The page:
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Training is an investment with return in temporary workers: A social exchange perspective

Maria José Chambel (Faculty of Psychology and Education, University of Lisbon, Lisbon, Portugal)
Filipa Sobral (Faculty of Psychology and Education, Lisbon University Institute, Lisbon, Portugal)

Career Development International

ISSN: 1362-0436

Article publication date: 24 May 2011




The purpose of this paper is to analyse whether a social exchange relationship between temporary workers and organizations is possible. The authors aim to consider whether, when training is perceived by an employee as an organizational practice that promotes his or her employability, this entails a social exchange relationship.


Surveys from 240 call centre workers were analyzed using correlation and multiple regression to explore relationships between training to promote employability, perceived organizational support (POS) and affective commitment.


The data support the idea that social exchange theories are useful frameworks in explaining temporary workers' affective commitment towards organisations. Organisational investment in training was positively related to the affective commitment of these temporary workers. However, employees attributed greater importance to the fact that training increased their employability than to the number of training hours received. The relationship between this human resource management practice and affective commitment partly occurred through the perceived organisational support. Such perception partially mediates the relationship between training as a promoter of employability and this positive attitude.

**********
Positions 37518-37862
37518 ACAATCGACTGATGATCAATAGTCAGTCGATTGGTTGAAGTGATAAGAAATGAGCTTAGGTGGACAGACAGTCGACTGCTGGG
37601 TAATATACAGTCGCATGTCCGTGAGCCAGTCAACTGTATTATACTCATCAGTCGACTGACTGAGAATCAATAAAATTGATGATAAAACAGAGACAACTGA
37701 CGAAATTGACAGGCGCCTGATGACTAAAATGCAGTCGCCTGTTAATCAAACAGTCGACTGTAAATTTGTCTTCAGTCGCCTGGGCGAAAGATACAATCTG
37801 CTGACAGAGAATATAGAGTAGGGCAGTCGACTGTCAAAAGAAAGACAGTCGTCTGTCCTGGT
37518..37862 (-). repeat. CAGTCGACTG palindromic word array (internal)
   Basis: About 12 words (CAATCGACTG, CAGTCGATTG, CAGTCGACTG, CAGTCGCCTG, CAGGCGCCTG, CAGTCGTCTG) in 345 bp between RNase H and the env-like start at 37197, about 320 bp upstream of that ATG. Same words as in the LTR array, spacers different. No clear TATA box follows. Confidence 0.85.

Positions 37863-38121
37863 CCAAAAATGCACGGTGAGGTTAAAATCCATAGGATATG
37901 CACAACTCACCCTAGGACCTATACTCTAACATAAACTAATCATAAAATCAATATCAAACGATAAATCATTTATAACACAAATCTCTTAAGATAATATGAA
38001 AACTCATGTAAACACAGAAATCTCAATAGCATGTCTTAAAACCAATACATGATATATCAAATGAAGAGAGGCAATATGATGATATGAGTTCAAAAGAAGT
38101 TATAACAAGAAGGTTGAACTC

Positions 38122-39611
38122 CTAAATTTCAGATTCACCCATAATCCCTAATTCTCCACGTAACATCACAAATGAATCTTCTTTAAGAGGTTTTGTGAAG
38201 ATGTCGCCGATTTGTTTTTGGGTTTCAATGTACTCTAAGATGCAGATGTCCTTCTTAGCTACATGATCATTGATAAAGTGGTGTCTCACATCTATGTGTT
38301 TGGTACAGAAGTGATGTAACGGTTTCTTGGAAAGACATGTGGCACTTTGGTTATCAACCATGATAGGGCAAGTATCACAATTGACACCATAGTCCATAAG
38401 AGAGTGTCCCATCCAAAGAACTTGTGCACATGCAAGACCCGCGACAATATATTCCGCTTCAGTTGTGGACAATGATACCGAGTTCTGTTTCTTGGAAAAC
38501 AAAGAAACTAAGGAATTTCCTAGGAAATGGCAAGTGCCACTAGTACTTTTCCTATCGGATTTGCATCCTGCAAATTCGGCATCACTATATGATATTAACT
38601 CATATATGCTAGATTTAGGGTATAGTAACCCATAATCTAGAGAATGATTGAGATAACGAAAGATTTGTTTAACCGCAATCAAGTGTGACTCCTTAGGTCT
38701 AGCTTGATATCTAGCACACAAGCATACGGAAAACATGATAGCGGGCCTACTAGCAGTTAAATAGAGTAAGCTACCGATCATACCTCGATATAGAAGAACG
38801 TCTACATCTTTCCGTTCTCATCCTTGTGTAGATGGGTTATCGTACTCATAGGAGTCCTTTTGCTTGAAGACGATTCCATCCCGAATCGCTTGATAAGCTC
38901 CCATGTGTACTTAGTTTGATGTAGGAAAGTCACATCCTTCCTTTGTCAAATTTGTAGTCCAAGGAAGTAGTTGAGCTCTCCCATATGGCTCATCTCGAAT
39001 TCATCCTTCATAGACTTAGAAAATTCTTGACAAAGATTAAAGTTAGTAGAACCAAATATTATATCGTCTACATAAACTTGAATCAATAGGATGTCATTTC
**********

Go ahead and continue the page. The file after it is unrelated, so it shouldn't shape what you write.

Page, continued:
Research limitations/implications

The study is limited due to sample nature and the lack of longitudinal design. It does not provide implications for other types of commitment that may be relevant for temporary workers (continuance commitment, for example).

Practical implications

An important implication from this research is that employers should not assume that training is an investment without return from temporary workers. Developmental opportunities, while important to all employees, did make temporary workers more committed to organizations.


The paper is the first, to the authors' knowledge, to assess training as promoting employability with a specific measure. While the results are simple, they refute many stereotypes of temporary workers and add an important perspective to the human resource management literature.



José Chambel, M. and Sobral, F. (2011), "Training is an investment with return in temporary workers: A social exchange perspective", Career Development International, Vol. 16 No. 2, pp. 161-177.



Emerald Group Publishing Limited

Copyright © 2011, Emerald Group Publishing Limited

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